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Smithtown looks to avoid eminent domain in acquiring Nesconset property

In this view looking south, the town of

In this view looking south, the town of Smithtown is proposing the creation of a new intersection to replace the one currently located near the Nesconset Fire Department at Lake Avenue and Gibbs Pond Road. (July 15, 2013) Credit: Newsday/John Paraskevas

Smithtown Town Board members decided Tuesday to contact the owner of a 3,000-square-foot property near a busy Nesconset intersection in an effort to obtain the land and create a safer roadway.

Officials at the town board’s work session said they preferred negotiating with the owner directly for the property — located at Lake Avenue and Gibbs Pond Road — rather than pursuing the lengthy eminent domain process, also a possibility.

“Eminent domain should always be the last resort of government,” councilman Kevin Malloy said.

Realigning the intersection would allow the Nesconset Fire Department to more easily maneuver its trucks, officials said.

“We should prepare an appraisal, get a value of the property and then just try to negotiate with the person directly,” town attorney John Zollo said. “If we don’t get a response, then we have to proceed with .?.?. eminent domain law.”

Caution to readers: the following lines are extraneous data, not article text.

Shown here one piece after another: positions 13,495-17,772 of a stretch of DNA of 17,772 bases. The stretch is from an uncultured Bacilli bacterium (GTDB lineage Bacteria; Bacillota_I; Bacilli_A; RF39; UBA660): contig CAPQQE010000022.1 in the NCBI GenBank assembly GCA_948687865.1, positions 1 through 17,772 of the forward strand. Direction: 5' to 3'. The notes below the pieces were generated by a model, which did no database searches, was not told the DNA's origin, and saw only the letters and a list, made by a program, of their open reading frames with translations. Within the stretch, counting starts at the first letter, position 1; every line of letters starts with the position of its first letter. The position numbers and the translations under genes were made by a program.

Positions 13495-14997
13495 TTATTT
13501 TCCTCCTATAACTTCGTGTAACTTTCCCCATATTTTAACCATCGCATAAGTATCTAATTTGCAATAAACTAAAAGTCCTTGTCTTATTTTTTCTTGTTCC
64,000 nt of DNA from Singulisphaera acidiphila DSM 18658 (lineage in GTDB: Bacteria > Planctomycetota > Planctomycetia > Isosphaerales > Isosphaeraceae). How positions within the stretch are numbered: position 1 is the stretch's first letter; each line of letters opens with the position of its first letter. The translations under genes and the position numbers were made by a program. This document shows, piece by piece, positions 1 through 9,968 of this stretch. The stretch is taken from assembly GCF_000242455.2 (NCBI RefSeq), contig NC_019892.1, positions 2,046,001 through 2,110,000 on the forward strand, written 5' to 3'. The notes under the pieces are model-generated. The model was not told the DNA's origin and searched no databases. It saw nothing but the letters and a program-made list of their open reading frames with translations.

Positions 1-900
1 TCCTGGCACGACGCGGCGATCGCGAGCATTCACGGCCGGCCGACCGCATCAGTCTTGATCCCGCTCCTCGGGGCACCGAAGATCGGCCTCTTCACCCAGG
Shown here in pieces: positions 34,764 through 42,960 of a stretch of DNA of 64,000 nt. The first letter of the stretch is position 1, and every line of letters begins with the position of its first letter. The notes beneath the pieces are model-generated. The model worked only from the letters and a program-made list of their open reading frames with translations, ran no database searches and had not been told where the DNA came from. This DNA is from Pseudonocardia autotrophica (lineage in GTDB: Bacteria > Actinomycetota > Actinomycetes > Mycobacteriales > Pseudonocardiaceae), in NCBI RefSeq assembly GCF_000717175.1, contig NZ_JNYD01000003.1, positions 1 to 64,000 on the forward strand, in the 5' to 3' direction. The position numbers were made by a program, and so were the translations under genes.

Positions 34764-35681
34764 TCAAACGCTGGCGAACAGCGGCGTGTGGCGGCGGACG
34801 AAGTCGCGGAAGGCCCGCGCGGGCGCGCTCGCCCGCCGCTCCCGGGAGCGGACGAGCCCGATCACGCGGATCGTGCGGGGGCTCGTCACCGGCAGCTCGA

Smithtown planner Frank DeRubeis said Tuesday he met with Jerry Chasteen, co-owner of 99 Lake Avenue LLC, a St. James construction company that owns 2 acres on which the 3,000-square-foot property is located. Chasteen, who declined to comment Tuesday, has said he plans to build a medical office on the property.

“We’re going to design something, see what’s left over,” DeRubeis said, of working with Chasteen’s architect.

In order to develop the medical building, Chasteen might need the sewage flow rights on the parcel that the town is interested in, rights DeRubeis said are worth about $10,000. Councilman Edward Wehrheim said that the owner could turn the smaller parcel over to the town “in return for transfer of development rights” that might be needed for the medical office.

Councilman Thomas McCarthy said the town plans to do a survey of the land, adding, “Hopefully it will work out with the owner, so we can get this done before the end of the paving season in late October.”

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